Alson Skinner Clark
25, 1876, in Chicago, Illinois
Alson S. Clark
Alson Clark enrolled in Saturday classes at the Art Institute of Chicago in 1887 at the age of eleven. He also received private tutoring from a German painter while visiting Europe with his family a few years later. After completing his public school education, he studied at the Art Institute for several months from November 1895 through March 1896. Not satisfied with the teaching methods at the institute, he left for New York where he enrolled in the newly formed school of William Merritt Chase (1849-1916).
|Late in 1898 Clark went to Paris where he enrolled in the Académie Carmen, the atelier of James Abbott McNeill Whistler (1834-1903). He remained there for about six months. He traveled around France and to Holland and Belgium. He continued his studies in Paris at the Académie Delecluse and with Alphonse Mucha (1860-1939). In 1901 his painting The Violinist was accepted at the Paris Salon.|
|Clark returned to the United States and early in 1902 opened a studio in Watertown, New York. Newly married, he returned to Paris in the fall of 1902, and he and his wife thereafter divided their time between France and the United States until the outbreak of World War I. Clark exhibited at the Art Institute of Chicago, which held a one-man show for him in January of 1906. His works from this periodincluding figure works, especially studies of his wife Medora, as well as landscapes, city scenes, and interiorsreflect the influence of Whistler.|
On a summer trip in France in 1907, Clark began to lighten his palette to the higher key of his first teacher, Chase. The change in his style to a stronger impressionist method was reinforced during a trip to Spain in 1909 and was seen in his work thereafter. In October and November of 1910 he visited Giverny where he saw Lawton Parker, an old classmate, Frederick Frieseke, and Guy Rose.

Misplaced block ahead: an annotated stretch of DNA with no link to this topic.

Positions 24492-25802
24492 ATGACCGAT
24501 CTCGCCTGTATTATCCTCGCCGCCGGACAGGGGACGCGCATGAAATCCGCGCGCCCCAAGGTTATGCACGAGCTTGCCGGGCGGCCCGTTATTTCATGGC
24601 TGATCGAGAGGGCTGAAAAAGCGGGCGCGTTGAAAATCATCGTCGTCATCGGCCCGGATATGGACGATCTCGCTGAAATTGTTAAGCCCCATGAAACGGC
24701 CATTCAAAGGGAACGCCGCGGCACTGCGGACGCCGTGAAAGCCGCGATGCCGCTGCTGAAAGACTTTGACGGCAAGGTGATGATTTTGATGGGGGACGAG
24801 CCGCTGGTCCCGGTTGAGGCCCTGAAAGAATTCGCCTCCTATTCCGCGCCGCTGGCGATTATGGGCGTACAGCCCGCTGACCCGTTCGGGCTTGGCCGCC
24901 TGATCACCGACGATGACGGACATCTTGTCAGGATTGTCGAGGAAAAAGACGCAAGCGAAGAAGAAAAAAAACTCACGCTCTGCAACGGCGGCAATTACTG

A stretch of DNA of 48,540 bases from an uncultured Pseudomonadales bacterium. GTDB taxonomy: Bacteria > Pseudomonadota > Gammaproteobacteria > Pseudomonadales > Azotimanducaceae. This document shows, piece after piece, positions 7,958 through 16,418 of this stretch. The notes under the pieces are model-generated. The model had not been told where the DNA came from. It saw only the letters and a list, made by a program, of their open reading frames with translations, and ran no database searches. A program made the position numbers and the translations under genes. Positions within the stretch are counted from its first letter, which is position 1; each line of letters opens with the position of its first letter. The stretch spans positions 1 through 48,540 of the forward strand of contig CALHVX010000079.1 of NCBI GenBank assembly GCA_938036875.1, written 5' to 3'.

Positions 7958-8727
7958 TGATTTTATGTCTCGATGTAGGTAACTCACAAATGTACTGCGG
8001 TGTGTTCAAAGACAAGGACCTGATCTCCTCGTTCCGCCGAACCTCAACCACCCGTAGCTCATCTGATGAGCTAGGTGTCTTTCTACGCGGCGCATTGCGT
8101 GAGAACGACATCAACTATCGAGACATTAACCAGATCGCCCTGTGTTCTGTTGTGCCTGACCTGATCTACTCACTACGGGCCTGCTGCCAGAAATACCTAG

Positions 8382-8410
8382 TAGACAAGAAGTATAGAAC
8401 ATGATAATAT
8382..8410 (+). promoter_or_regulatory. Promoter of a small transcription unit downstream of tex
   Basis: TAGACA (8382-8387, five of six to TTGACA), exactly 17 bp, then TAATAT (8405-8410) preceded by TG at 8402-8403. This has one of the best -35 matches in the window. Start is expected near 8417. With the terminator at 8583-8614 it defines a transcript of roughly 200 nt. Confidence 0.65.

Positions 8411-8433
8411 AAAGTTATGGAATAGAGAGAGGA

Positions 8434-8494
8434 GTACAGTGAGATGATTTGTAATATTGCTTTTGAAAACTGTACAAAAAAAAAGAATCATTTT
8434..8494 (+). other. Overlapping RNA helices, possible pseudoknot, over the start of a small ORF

An inveterate sojourner, Clark traveled throughout Europe and the United States. In 1913, on his way to Paris, he stopped in Panama and decided to undertake the project of recording the construction of the Panama Canal. Eighteen of those paintings were exhibited at the Panama-Pacific International Exposition in 1915.
The Clarks returned to America at the outbreak of World War I. After the United States entered the war, Clark enlisted in the Navy and was sent to France to work as an aerial photographer. Clark visited California in the winter of 1919 for reasons of health, then, in January of 1920, decided to remain, acquiring a home and studio along the Arroyo Seco in Pasadena. He renewed his acquaintance with Guy Rose, who had returned to California in 1914. In 1921, along with Rose, Clark began teaching at the Stickney Memorial School of Art. Attracted to the southwest landscape, Clark made numerous painting trips in California and in Mexico. He sent works for exhibition to New York and Chicago, was represented by Stendahl Galleries, and also received mural commissions. He died in Pasadena, on March 23, 1949, while painting in his studio.
He received numerous awards, including a Bronze Medal, St. Louis Exposition, 1904; the Martin B. Cahn Prize, Art Institute of Chicago, 1906; a Bronze Medal, Panama-Pacific International Exposition, 1915; the Grand Prize, Southwest Museum, 1923; the Huntington Prize, California Art Club, 1924; and a First Prize, Pasadena Art Institute, 1933.
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